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Physical Factors that Help in Categorizing Planets as Earth-like Systems

Credit: NASA/JPL-Caltech 


By Amal Pushp, Affiliate Physicist at the Resonance Science Foundation 

A planet that orbits a solar-type star and supposedly is a part of a solar system like ours with goldilocks conditions capable of supporting life and liquid water is commonly referred to as an exoplanet. The first exoplanet that was discovered to be revolving around a star like our sun was 51 Pegasi b. It is located about 50 light-years away in the Pegasus constellation and was discovered in 1995 by Swiss astronomers Michel Mayor and Didier Queloz [1]. This discovery won them a share of the 2019 Nobel prize in physics. Since the first detection, thousands of exoplanets have been discovered by probes sent to interstellar space by agencies like NASA. 

Several factors are responsible for determining whether a newly discovered planet could be categorised as Earth-like. Here is a step-wise breakdown of all the important processes that scientists adopt in the classification of planets: 

  • The first step involves the measurement of the planet’s radius when it passes in front of a star. This basically allows an estimation of the planet’s size. 
  • Next, in order to measure the mass, the amount of twist a star undergoes due to the planet’s orbital motion comes in handy. This further allows the calculation of the planet’s density and helps segregate solid planetary surfaces from gassy ones.  
  • Moving further, knowing whether the planet’s climate is feasible enough to support water in liquid form becomes paramount. This is chiefly determined by the light that the planet receives from its host star.  
  • The most difficult part comes during the determination with high precision, of the existence of liquid water. However, once there is a satisfactory hint, the classification and further processes become quite easier. 

Astrophysicist Jeremy Leconte, who is the Principal Investigator (PI) of the WHIPLASH project says with regard to the above procedures, “Yet with the above knowledge in hand, everyone would be satisfied. "Unless you want to actually see the aliens down there…When people think of Earth-like, having a rocky planet that is temperate, that has an atmosphere and has liquid water, we're there."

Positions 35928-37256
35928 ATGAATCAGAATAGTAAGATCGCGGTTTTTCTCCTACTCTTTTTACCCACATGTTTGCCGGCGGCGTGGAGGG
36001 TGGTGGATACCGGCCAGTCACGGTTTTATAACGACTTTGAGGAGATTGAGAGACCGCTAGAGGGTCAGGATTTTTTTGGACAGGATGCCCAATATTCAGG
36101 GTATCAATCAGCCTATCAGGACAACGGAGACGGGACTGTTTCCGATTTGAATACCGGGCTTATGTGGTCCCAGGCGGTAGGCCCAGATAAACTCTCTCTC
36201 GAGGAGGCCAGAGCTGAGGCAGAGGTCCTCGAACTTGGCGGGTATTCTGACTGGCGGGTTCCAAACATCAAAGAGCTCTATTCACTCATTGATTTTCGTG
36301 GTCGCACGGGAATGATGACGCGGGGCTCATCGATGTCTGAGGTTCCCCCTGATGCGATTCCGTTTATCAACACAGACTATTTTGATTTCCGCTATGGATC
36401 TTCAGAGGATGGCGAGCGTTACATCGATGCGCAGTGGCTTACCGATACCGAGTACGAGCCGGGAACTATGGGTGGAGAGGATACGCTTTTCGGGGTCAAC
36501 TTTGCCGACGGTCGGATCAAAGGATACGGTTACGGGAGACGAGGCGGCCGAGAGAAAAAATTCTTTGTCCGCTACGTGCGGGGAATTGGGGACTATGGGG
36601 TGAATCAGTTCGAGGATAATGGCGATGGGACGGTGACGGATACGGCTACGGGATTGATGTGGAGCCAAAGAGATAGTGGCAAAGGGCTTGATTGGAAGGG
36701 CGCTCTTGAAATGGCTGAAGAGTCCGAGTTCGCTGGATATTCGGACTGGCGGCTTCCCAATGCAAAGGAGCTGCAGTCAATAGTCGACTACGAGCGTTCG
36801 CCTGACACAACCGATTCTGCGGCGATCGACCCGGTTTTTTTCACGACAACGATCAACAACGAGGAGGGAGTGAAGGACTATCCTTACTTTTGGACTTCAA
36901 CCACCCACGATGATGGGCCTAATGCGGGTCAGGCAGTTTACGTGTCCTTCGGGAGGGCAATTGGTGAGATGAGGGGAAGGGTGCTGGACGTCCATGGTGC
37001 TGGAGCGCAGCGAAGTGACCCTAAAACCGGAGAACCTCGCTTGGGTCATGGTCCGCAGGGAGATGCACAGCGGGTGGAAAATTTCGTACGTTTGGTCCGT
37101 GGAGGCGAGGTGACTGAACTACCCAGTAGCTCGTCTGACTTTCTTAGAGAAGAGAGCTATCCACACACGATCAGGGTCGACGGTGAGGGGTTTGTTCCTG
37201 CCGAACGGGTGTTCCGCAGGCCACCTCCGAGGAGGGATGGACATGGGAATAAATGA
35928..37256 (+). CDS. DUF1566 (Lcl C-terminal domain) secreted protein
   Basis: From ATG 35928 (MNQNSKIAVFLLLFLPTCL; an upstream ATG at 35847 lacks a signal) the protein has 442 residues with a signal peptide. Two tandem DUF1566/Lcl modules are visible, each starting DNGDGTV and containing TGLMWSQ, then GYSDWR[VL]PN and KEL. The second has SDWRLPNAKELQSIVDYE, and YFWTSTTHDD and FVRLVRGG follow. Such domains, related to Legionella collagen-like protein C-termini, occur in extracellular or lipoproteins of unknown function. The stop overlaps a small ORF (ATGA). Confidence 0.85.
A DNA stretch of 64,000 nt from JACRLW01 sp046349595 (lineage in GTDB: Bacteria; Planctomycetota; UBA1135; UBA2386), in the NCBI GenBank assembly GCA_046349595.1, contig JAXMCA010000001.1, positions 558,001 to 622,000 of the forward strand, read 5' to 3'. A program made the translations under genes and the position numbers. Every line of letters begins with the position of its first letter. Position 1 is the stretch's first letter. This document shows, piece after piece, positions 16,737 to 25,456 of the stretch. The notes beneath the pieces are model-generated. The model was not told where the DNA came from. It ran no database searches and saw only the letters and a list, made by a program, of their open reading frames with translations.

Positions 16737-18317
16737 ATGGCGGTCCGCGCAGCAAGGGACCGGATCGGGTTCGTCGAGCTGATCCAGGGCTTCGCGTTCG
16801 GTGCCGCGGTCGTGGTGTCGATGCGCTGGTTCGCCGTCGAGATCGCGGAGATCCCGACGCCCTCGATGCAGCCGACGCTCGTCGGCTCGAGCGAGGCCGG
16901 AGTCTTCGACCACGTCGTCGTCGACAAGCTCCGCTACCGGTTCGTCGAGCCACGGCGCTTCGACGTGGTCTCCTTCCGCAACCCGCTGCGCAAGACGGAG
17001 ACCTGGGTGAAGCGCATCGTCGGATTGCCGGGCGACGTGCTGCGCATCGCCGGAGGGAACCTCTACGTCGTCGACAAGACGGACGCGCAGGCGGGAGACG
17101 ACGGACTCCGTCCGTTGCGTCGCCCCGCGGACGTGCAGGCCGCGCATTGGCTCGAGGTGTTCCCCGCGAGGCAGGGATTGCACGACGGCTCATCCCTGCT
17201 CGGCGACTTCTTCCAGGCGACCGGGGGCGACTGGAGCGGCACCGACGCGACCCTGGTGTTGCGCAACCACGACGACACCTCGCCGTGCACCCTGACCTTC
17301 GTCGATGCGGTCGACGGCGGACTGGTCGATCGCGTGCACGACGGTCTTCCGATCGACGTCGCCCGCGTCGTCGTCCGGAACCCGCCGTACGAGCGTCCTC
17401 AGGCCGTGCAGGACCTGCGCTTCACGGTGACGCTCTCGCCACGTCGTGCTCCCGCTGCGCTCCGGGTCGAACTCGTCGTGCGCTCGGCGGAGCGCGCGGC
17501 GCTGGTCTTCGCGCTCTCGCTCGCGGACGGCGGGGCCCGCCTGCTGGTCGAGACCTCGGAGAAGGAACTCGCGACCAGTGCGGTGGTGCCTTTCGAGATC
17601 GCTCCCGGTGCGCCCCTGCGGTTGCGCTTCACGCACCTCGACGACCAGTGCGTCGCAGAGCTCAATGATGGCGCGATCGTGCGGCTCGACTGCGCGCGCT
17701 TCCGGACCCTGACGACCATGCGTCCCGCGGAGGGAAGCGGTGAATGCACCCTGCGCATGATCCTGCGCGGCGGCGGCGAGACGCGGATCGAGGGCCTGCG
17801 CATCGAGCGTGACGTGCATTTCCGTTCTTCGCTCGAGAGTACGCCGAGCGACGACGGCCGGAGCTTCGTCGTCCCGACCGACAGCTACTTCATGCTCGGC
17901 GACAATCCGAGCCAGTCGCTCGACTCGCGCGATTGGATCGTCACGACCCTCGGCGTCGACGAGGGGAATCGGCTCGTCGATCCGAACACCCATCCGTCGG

The WHIPLASH project is laden with a lot of interesting features and a significant advantage of this formulation is that it allows investigation of the Trappist-1 system which consists of seven planets approximately of the same size as the Earth [2]. The system being close to our solar system is perfect for determining the atmosphere of Earth-like planetary objects. 

Three possible interiors of the TRAPPIST-1 exoplanets. The more precisely scientists know the density of a planet, the more they can narrow down the range of possible interiors for that planet. All seven planets have very similar densities, so they likely have a similar composition. Image and text credit: NASA/JPL-Caltech 

Some of the salient features of the WHIPLASH project are: 

  • It is aimed at creating a novel framework that would investigate and uncover the physics as well as the composition of exo-planetary atmospheres.  
  • It is based on a 3D simulator that could simulate planetary atmospheres and analyze observational data 

The novel tools and innovative mechanisms offered by the WHIPLASH simulator are expected to deliver a better understanding of the circumstances required to endure water on exoplanets, which is a boon to researchers studying planetary science and astrobiology. Leconte further comments on the benefits of his team’s research project: “This system, which our research team was involved in discovering, is becoming a Rosetta Stone of sorts for exoplanet science. Thanks to the work done by the WHIPLASH project, once the JWST and Ariel missions start sending us observations, we’ll be ready to take exoplanet research to a whole new level.” 

Another aspect that is germane to discuss here is a possible probe that could be sent to the nearest exoplanets around us. Data and calculations suggest that traveling at approximately 10% of the speed of light (which is a big deal in itself with current technology) would take us not less than 40 years to reach Proxima Centauri b, which is apparently the closest earth-like planet. Thus, it is quite explicit that it would take a lot of technological advancement to convert the idea of sending a probe from science fiction to an actual scientific possibility. In real terms, it could take us many decades before attaining such a huge scientific feat.  


References 

[1] M. Mayor and D. Queloz, “A Jupiter-mass companion to a solar-type starNature 378, pages 355–359 (1995). 

[2] D. Queloz et al., “The nature of the TRAPPIST-1 exoplanets” A&A 613, A68 (2018). 

 

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